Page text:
Processing Digital Photos, from the Camera to Screen or Print
Anyone who takes a lot of photos knows that the time spent behind the camera is only one small step to getting an image you are proud of onto the web or printed. Higher-end cameras tempt you to make this process harder by capturing your photos in their RAW format whihc requires processing to get the photo into the industry standard JPEG format which you can send to your friends and your mom.
The leader in RAW processing is Adobe with their popular Adobe Photoshop Lightroom application, now in version 2. Lightroom makes it possible to assign tags to your photos, rate them and apply improvements to the colors, brightness and contrast before exporting a JPEG file to post to your blog or to send to the printer.
While Lightroom is more powerful and easier to use than some of it’s competitors, I would hardly call it “easy”. Photographers describe the myriad of steps they use to take a RAW digital photo on the camera and turn it into something that they can share “Workflow”.
My workflow is probably less complex than most professional photographers, but it is still cimbersome enough that I regularly get months behind in processing my photos. My workflow begins in the first tab in Lightroom labeled “Library”. In this phase, my goal is to 1) label the photos appropriately so I can get back to them in the future and 2) identify those photos which are good enough to share, and those which look like they could be great.
To label the photos, I assign tags to the people in the photo, and will sometimes add a short description of the photo. This is also when I try to assign the location where the set of photos was taken by specifying the Country/State/City/Location. Recently, I have tried to assign coordinates to my photos by using clever software that uses a tracklog with the timestamp on the photo to interpolate where the photo was taken. (A tracklog is a recording on a GPS device of where you are every 30 seconds.) Lightroom should really include built-in support for this, but in the meantime a person named Jeffrey Friedl has created a Lightroom plugin to assign the coordinates where a given photo was taken based on a tracklog from the same period.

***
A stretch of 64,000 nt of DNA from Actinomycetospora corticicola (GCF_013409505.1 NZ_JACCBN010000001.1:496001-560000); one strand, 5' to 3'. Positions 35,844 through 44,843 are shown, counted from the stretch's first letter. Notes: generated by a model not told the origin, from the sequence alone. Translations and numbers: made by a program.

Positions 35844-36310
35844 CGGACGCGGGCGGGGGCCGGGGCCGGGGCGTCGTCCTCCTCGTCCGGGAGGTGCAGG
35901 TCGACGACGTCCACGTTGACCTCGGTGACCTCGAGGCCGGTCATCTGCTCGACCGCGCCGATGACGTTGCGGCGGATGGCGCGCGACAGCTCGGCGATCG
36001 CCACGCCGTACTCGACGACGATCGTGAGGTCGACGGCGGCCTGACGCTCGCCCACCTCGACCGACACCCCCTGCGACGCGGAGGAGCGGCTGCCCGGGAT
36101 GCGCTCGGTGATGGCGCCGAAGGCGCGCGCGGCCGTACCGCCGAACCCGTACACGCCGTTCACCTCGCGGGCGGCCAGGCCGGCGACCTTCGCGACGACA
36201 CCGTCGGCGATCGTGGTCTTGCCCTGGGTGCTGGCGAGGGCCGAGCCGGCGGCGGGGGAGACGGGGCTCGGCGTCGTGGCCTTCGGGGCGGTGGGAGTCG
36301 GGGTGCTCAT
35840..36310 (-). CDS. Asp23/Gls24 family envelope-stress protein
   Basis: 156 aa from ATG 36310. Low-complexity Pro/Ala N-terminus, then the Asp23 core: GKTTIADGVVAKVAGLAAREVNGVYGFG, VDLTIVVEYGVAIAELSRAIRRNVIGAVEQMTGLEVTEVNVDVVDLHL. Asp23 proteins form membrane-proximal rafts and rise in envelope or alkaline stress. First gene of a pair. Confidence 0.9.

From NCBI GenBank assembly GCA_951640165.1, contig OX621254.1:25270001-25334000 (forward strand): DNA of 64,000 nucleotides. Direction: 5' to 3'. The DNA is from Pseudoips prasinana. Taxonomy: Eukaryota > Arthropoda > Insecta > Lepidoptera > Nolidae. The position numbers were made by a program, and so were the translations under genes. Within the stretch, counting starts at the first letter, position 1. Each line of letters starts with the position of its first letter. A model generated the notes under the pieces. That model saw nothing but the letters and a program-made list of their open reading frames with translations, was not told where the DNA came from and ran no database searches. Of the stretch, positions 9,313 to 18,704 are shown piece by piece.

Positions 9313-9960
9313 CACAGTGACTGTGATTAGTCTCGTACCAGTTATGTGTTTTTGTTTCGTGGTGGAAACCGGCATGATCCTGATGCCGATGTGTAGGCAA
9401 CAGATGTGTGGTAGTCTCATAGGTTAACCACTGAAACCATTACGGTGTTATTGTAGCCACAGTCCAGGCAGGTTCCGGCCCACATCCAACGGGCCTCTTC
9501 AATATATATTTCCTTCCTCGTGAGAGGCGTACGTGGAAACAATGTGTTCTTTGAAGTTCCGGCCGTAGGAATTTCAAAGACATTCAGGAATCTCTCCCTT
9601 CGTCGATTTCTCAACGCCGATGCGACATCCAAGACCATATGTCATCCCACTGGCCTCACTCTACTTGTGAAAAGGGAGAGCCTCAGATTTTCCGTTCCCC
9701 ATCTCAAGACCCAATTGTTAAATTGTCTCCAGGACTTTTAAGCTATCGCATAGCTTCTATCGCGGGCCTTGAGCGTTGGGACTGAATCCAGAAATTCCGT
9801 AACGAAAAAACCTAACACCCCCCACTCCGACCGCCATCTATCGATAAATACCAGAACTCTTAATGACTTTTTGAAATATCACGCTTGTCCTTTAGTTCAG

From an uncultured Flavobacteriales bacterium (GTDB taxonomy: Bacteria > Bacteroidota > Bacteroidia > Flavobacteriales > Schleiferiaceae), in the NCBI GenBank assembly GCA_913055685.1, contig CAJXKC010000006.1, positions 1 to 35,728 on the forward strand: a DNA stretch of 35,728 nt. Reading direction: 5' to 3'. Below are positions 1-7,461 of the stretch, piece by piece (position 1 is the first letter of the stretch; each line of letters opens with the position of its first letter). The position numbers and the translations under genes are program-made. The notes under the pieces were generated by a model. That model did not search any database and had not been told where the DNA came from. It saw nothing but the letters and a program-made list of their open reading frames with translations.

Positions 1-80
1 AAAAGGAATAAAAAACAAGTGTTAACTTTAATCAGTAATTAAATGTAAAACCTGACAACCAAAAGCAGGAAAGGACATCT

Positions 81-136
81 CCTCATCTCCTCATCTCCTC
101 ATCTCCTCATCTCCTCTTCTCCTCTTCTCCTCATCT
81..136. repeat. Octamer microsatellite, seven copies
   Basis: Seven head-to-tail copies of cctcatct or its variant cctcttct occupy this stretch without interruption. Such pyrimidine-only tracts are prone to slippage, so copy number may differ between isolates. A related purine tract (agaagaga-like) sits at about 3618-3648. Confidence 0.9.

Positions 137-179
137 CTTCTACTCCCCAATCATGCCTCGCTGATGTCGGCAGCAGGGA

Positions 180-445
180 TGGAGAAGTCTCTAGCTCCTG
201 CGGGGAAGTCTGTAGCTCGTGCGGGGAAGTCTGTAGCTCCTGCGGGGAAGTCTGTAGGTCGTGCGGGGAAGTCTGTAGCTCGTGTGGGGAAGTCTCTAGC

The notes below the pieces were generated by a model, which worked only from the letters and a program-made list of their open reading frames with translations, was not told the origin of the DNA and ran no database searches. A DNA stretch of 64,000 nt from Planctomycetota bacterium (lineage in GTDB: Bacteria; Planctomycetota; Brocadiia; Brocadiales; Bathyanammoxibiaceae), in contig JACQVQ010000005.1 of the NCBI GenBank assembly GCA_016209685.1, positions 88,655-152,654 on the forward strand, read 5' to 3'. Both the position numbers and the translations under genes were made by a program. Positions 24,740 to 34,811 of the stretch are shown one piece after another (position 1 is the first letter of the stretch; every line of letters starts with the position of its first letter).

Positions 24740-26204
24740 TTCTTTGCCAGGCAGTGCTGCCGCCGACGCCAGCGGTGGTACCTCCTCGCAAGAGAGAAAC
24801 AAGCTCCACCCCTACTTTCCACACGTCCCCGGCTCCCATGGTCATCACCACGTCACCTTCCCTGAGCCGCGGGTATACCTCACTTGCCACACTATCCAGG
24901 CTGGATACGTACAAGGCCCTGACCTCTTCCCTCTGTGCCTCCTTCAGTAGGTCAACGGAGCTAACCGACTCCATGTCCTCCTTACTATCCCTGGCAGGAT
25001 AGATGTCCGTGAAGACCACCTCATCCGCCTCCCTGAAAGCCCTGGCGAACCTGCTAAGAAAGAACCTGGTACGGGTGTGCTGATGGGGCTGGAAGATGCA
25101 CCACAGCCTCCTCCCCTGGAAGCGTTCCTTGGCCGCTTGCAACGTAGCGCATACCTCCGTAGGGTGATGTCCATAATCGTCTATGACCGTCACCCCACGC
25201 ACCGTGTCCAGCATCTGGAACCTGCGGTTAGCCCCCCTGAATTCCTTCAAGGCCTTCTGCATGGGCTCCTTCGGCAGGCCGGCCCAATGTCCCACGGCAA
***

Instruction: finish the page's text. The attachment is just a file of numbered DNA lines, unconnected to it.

I also assign a Star rating to the photos which I like. Roughly speaking, I assign 2 stars to any photo which is either decent, or a poor quality image that is important to tell the complete story of an event. I try to assign 3 stars to the best 2 to 4 photos of a given event. These are good photos, but not my best. 4 stars is meant to mean “excellent”, a photo which is great both in subject and composition. 5 stars is a concept I challenge with. I know my photos could always be better so I am hesitant to give anything this rating. I do take good photos, so I should me more willing to rate a few photos a year “5 stars”
After tagging, I must process the photos. This varies greatly from photo to photo, but the most common changes I make are an adjustment to the brightness of the image, the increase of Contrast, and tweaking the balance of brightness and contrast in the shadows. I also use the Neutral Density Gradient filters pretty often to correct a blow-out sky. If none of this is enough to make the subject, usually someone’s face, bright enough or having enough contrast, then I will use the localized tools to correct the broghtness / contrast in an area of the image. Both of these localized edits are new to Lightroom Version 2
Finally, after tagging and processing, I export my photos which are 2 stars or greater into my public photo library. This generally yields 1/2 to 3/4 of the original photos. When I export photos, I keep the standard resolution and set the JPEG compression settings to 80 of 100.